Trevor Mendham

UK Compulsory National Identity Cards (ID Cards)

Background

Should the UK introduce Identity Cards?

The United Kingdom last had compulsory National Identity Cards during the Second World War when they were introduced for security purposes. As with most forms of state control, they remained in place well after the threat had passed.

Wartime ID cards were finally withdrawn by the Churchill government in 1952 because of the tension they created between the police and innocent citizens. There is no reason to believe such tension would be less today.

The last person to be prosecuted for refusing to carry an ID card was Clarence Henry Willcock. Latest polls suggest that current Government plans would create three million new ID "refuseniks".

In recent decades the idea of re-introducing ID cards has been floated by various governments, possibly because of the advances in technology. The threat now under New Labour seems to be the most serious yet. Home Secretary David Blunkett began the process to introduce such cards and Charles Clarke seems determined to follow his lead. When Blunkett's arguments were shot down he descended into personal abuse and called those who dared to disagree with him "intellectual pygmies".

The exact nature of the proposed new compulsory National Identity Cards has not been announced. One thing is certain: they will not simply be a piece of cardboard. They will be high-tech creations. As well as a photograph, the cards will carry biometric information, for example fingerprints and/or iris scans. There is also the possibility of other information being added at a later date.

The new cards are also likely to be machine readable, if not immediately then in the near future. With a single swipe your presence at any place and time can be recorded in a central database.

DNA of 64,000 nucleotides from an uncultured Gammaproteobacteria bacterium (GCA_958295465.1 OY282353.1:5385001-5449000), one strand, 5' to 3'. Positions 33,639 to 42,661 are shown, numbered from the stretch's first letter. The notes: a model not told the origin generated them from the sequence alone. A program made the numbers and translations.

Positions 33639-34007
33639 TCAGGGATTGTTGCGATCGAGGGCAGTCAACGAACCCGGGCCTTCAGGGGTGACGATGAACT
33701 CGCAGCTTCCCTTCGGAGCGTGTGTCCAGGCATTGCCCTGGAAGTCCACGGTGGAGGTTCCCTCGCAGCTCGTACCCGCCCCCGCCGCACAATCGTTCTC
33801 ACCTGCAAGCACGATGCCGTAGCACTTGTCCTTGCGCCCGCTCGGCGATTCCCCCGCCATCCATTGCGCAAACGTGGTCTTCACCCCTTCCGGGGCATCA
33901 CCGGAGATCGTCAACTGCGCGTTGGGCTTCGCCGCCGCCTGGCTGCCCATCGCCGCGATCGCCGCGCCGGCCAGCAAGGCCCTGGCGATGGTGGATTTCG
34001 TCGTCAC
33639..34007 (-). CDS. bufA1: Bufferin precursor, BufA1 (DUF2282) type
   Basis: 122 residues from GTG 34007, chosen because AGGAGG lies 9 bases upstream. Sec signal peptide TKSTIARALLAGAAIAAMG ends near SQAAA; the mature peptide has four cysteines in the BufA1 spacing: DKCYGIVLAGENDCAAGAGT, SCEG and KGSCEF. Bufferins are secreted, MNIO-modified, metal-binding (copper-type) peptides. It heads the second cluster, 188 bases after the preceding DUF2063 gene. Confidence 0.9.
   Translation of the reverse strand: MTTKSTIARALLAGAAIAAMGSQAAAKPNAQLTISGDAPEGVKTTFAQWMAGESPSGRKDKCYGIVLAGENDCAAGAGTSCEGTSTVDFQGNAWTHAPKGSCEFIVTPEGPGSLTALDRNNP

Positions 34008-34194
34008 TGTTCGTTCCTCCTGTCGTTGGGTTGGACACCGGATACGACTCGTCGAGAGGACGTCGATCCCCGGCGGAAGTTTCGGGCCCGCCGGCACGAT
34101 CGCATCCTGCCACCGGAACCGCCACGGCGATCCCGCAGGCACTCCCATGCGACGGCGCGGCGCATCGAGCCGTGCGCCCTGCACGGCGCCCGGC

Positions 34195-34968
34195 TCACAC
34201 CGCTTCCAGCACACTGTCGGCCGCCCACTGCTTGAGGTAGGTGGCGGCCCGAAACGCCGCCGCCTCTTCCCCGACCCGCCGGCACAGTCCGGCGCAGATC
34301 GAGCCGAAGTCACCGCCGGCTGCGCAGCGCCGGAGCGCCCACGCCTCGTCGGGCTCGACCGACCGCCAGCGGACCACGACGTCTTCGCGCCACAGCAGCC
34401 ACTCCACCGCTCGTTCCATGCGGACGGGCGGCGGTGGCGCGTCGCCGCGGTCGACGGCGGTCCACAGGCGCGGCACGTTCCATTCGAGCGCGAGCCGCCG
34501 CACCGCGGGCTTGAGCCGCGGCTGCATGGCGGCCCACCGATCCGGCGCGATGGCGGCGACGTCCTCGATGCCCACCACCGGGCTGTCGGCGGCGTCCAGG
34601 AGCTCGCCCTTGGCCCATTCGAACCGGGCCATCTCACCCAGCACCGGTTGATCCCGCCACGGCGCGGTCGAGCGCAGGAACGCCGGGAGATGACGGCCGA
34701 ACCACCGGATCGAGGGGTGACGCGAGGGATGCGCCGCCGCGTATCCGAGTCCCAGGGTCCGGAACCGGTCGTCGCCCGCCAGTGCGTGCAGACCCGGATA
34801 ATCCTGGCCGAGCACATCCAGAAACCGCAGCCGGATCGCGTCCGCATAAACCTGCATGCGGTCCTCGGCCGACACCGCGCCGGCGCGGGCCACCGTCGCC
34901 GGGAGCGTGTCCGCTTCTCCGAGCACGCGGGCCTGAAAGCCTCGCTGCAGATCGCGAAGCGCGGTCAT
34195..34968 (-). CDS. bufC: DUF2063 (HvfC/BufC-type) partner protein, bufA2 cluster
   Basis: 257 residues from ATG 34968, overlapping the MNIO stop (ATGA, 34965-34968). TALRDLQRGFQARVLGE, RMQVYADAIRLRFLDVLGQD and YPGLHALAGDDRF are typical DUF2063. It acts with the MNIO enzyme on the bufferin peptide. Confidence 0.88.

It's important to remember that the Cards per se will just be the tip of the iceberg. They will be supported by a massive database - the unpleasant sounding "National Identity Register" - containing an unprecedented amount of information on every British citizen.

Technology also exists ("RFID") should the government decide to use it (*), to scan the cards without needing to swipe them. Simply walking past a hidden sensor whilst carrying your card could cause your movements to be recorded. This technology is already being used on the London Underground to track the movements of season ticket holders. Of course Underground users know that their RFID ticket is being scanned. The problem with RFID is that it can also be scanned without your knowledge or consent.

These high-tech ID cards will not come cheap. The citizen will be expected to pay - an estimated 40 a head. You will have to pay this when you first get a card, when it needs to be renewed and every time it is lost or damaged. For this reason compulsory National Identity Cards are being referred to as Blair's Poll Tax.

Identity Cards are not simply an idea we can experiment with for a year or two. If they are introduced it will take decades if not generations to get rid of them.

Maybe I'm wrong about the dangers of the Card. But what if I'm right? Unless there is an overwhelming case made for their introduction, can we afford to take the risk?


(*) There are no proposals for RFID to be included on the first ID Cards. Who knows what will happen in the future - it would be technically easy to do.


UK ID Cards - Introduction


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